Report into cancer care in England shows improvement

By Dominic Hughes
Health correspondent, BBC News

Image caption, The amount spent on cancer care varies across England

NHS cancer care in England is getting better according to a report by the National Audit Office.

But the NAO warns that a lack of reliable statistics is holding back further improvements.

It estimates that cancer care cost the NHS in England £6.3bn in 2008-09.

A lack of data means the Department of Health cannot say if its Cancer Reform Strategy, published in 2007, offers value for money, it adds. Ministers say a review is to take place.

Falling deaths

Around 255,000 people a year are diagnosed with cancer, the vast majority of them over the age of 60.

With an ageing population that figure is expected to rise to around 300,000 by 2020.

Cancer is also the biggest cause of death in the under 60s.

The National Audit office report sees clear signs of improvement - even as more people are diagnosed with the disease, the death rate is falling.

The UK as a whole still lags behind the performance of other leading European Union countries and it was this that the Cancer Reform Strategy was set up to address.

The NAO report examines whether this strategy provides good value for money but it finds that a lack of reliable information means it is very hard to judge.

For example, data on chemotherapy treatment and outcomes is described as "poor" and the introduction of national figures on chemotherapy is two and a half years behind schedule.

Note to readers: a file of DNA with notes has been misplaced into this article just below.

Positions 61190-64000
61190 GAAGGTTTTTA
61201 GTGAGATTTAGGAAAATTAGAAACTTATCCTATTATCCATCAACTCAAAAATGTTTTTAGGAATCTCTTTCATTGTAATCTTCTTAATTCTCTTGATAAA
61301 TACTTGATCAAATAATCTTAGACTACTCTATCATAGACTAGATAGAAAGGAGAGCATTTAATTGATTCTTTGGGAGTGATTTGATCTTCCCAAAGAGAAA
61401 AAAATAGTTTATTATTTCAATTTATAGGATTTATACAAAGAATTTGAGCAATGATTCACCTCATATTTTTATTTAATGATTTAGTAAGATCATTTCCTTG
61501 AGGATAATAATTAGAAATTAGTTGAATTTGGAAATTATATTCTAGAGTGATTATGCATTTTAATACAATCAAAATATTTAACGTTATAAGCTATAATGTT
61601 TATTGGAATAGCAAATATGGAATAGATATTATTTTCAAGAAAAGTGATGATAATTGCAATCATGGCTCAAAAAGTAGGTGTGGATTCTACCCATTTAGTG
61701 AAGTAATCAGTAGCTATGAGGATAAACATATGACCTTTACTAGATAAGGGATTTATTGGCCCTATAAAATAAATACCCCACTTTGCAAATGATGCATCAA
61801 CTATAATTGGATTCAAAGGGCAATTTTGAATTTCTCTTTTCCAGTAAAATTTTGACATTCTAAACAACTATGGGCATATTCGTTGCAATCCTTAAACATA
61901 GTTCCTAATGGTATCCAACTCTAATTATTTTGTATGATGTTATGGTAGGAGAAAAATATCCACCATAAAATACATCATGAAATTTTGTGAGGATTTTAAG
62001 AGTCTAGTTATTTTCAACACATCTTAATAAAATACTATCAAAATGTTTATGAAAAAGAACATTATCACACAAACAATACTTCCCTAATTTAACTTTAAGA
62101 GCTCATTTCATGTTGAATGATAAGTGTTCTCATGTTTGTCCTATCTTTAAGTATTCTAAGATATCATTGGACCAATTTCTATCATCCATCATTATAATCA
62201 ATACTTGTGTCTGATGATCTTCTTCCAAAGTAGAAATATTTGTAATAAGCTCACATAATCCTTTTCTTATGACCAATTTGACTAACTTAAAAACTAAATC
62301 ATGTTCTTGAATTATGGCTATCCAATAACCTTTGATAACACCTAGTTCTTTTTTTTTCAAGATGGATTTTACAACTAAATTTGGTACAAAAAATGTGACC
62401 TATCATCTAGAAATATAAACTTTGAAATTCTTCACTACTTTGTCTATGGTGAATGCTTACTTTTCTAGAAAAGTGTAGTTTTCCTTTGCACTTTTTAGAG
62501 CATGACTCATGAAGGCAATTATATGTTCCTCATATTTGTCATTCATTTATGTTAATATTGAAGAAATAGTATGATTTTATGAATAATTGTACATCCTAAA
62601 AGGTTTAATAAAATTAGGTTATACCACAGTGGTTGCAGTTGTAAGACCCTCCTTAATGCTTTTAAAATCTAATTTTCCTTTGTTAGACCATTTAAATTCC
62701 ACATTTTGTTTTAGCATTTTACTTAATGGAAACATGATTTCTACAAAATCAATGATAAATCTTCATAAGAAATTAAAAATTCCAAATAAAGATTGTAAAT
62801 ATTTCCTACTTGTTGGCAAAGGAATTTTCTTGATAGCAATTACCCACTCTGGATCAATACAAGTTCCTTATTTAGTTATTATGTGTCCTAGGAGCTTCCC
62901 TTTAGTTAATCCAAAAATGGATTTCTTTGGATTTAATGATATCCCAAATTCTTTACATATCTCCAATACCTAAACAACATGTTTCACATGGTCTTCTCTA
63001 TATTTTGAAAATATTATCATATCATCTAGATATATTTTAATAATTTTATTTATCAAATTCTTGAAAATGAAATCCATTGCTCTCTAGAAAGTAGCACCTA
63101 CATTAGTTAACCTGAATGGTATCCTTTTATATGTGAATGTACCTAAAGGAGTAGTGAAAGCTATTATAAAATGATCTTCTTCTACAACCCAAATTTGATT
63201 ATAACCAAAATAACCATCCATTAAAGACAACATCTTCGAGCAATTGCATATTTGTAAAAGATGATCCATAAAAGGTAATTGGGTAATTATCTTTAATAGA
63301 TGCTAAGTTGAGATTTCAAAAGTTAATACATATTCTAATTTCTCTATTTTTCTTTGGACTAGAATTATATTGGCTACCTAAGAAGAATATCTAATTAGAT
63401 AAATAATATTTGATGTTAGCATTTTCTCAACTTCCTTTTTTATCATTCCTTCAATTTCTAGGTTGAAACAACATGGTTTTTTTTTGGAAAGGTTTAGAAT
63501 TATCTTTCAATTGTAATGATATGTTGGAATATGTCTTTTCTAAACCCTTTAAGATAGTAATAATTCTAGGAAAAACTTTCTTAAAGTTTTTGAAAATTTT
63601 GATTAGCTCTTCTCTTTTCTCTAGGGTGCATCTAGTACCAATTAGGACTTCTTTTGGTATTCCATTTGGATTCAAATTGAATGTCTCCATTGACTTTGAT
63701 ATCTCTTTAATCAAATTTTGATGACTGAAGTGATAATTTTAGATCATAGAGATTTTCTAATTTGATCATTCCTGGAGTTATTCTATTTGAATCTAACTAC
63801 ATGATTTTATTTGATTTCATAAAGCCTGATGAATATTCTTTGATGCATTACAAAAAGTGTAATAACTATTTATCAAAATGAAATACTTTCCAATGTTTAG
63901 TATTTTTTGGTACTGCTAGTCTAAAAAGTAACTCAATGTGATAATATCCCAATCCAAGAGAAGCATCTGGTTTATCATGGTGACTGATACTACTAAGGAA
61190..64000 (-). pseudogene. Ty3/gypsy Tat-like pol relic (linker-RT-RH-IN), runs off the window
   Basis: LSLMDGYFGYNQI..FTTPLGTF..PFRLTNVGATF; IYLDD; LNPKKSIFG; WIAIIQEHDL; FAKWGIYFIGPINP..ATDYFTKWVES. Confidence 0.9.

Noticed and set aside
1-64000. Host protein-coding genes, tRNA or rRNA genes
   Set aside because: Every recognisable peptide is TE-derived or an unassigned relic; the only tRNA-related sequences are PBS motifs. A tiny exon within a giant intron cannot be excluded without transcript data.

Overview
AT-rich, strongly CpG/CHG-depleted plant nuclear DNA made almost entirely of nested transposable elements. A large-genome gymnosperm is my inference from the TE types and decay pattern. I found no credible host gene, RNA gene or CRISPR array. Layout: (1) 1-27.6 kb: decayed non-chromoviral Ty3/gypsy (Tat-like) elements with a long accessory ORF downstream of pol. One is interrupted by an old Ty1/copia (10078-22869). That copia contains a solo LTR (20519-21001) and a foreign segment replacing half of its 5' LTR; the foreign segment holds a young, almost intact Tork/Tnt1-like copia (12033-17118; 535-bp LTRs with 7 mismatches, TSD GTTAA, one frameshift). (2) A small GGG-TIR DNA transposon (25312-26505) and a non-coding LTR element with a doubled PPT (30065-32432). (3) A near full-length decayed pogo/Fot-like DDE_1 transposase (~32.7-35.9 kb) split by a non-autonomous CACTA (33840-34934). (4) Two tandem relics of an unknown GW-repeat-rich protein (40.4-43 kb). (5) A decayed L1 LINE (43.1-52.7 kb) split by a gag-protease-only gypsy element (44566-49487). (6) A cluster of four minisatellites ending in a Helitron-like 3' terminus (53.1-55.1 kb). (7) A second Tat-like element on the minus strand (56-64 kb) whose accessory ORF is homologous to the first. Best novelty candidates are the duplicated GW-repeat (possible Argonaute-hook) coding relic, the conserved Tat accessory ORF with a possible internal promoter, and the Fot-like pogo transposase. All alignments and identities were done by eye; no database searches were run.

There are also unexplained variations in the amount spent on cancer care by Primary Care Trusts.

So in 2008-09, one PCT spent £55 per head, while another spent nearly three times that amount, at £154 per head.

The NAO says it is impossible to tell whether this results in patients receiving better treatment or getting better outcomes.

But one area of improvement is a reduction in the number of hospital admissions for cancer patients.


Admitting someone to hospital is a very expensive way of treating their cancer when many people could be dealt with as day patients.

The NAO says that £113m a year could be saved if the average length of stay in hospital was reduced to the level of the best performing PCTs.

Improvements in the use of radiotherapy machines could also help the NHS meet increased demand.

The Department of Health says it is carrying out a review of the Cancer Reform Strategy this winter and the report will be used as part of that process.

The care services minister Paul Burstow said the aim is to get cancer survival rates up among the best in the world.

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